Now, another reason Jesus appeared to the two disciples is that he wanted to bring them into a new community – a fellowship first with him and then with other believers. “Our fellowship is with the Father and the Son,” John wrote. Everyone needs the blessings of community life that we receive from our families and our neighbors, our work and recreation, but we all need fellowship with God more than we need our earthly communities. The curious thing is that by nature we humans don’t look for him. Our instinct is to run in the other direction. He must take the initiative and come looking for us, as he looked for the disciples on the road, so that he will be able to give us what we need – knowledge of him and of ourselves. We are sinners, for whom He died. He casts our sins thousands of miles away, where not even he can see them again. “I declare you to be sinless for my Son’s sake,” our Heavenly Father says to us. “We welcome you into our fellowship.”
It’s human nature to claim that we’re not sinners or that sin is a minor matter that we can mostly ignore. John called this way of thinking deception, the same as calling God a liar. If we claim we have no sin, we are solitary, and God’s word is not alive in our hearts. When we admit that we’ve fallen, though, we’re walking in the light. We take hold of God’s pardon in faith and he declares that we’re righteous in his sight – just the way he wants us to be. When we confess in the deep places of our souls that we need him, he welcomes us into fellowship with him. He lifts us up and gives us a higher status than we could earn on our own.
Jesus is the friend of us sinners. He looks for fellowship with the broken-hearted and the contrite with the intention of giving us joy and new life. An uneasy conscience is a terrible burden for anyone to carry. Some folks relive bad moments over and over in their minds. Self-criticism is good, but it’s not God’s will that we aim never-ending arrows of judgment at ourselves. Jesus breaks through layers of inner noise with the comfort of his friendship. He calls us to be his companions in his everlasting kingdom.
As a result, we act toward our neighbors as Jesus acts toward us. We pardon offenses. We offer love and troubled friends and family members and give them our shoulders to lean on. We remind them of Jesus and the fellowship of the kingdom.
So we find a third reason that Jesus looked for the disciples on the road to Emmaus. He brought them together with other believers and sent them out as witnesses to him. He wants to give everyone in the world a chance to repent – to think again – and to receive forgiveness in his name. He intends the gospel of salvation through faith in him to be common knowledge in every country. He stirs us up to serve the gospel in our families and other communities we belong to.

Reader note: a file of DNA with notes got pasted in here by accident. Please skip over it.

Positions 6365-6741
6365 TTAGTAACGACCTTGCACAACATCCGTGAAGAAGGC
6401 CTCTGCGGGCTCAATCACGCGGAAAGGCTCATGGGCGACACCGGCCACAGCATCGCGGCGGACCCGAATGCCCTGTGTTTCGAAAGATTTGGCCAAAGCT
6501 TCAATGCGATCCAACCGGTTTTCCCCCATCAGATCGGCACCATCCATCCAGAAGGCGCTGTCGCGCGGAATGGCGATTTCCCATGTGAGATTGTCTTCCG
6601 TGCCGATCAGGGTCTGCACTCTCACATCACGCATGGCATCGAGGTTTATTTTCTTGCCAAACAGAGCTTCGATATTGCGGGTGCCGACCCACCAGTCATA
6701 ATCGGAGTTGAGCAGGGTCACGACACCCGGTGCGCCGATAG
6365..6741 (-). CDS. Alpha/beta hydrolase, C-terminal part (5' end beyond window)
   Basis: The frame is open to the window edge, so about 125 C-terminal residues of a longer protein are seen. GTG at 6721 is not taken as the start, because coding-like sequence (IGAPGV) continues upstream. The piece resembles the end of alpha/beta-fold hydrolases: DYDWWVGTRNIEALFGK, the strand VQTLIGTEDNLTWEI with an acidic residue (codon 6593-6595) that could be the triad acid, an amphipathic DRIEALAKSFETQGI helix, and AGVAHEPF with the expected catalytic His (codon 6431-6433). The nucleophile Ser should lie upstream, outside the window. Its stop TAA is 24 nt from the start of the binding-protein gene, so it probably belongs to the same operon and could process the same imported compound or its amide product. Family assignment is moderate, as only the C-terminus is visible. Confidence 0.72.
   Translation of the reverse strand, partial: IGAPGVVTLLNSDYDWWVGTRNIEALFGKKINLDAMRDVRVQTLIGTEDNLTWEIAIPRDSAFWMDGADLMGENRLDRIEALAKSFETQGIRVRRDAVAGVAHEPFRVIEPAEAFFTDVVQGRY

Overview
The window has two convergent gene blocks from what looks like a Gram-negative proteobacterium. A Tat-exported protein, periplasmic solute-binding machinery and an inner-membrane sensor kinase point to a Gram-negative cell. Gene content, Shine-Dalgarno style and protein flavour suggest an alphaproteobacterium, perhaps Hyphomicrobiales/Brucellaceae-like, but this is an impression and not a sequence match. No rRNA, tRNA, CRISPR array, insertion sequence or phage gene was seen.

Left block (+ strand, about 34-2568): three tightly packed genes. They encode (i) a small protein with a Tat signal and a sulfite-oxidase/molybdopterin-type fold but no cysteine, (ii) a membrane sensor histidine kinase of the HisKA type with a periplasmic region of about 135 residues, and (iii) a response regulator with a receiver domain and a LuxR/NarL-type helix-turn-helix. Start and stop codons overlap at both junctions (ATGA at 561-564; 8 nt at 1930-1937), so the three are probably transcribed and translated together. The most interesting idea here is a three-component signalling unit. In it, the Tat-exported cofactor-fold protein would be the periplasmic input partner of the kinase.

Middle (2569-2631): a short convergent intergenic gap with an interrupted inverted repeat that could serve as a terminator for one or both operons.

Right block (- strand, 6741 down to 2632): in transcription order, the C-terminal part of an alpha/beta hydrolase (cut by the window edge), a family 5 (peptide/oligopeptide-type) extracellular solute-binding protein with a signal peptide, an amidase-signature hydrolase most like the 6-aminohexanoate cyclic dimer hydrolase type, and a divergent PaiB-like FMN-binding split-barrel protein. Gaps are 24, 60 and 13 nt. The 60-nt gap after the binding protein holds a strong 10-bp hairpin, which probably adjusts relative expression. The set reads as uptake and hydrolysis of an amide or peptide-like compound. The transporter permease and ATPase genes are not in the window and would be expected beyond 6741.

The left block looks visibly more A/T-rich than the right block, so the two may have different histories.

What’s the greatest thing a person can be? Rich? Powerful? A wise man I once read said that the greatest thing anyone can be is a witness, a spokesperson for his or her faith. We offer a witness to Jesus in different ways, at different times – by inviting someone to church, by sharing favorite parts of the Bible, be setting an example of steady perseverance in a crisis when others are losing their heads, and in many other ways. There are times when Jesus and the gospel shine through us when we aren’t even aware of it.
So, to sum up – Because Jesus claims us as his brothers and sisters, we are permanently changed and also protected from everlasting harm. We want to be comfortable, with a chance to enjoy a few of the good things of life that Jesus is pleased to bless us with, but the desire for earthly things does not overwhelm us. We also want truth and light and fellowship. We trust that our Savior will bless us with knowledge and vibrant faith so that we give a witness to his bountiful goodness.
Jesus gives us a steady hope that the hard parts of life cannot crush us. Even if we’re passing through a low spell with lots of troubles bearing down on us, we know they won’t break us because Jesus is carrying them for us, so we set good examples of endurance. Our witness is often most eloquent when God puts us to the test. Each day brings its trial. The strength of Jesus shines through us every day.
Like our Lord, we do not give up. If some of our neighbors reject God’s Word, others will come our way for us to share it with. We are like the travelers on the road to Emmaus. It may be we need to be reawakened to Jesus’ presence in our lives and his promises and the importance of making our witness. So we ask him to revive us and send us away from worship with plenty of spirit to offer our testimony to the faith he has given us. In his name we pray. AMEN.
The peace of God that passes all understanding keep your hearts and minds in the knowledge of Christ Jesus. AMEN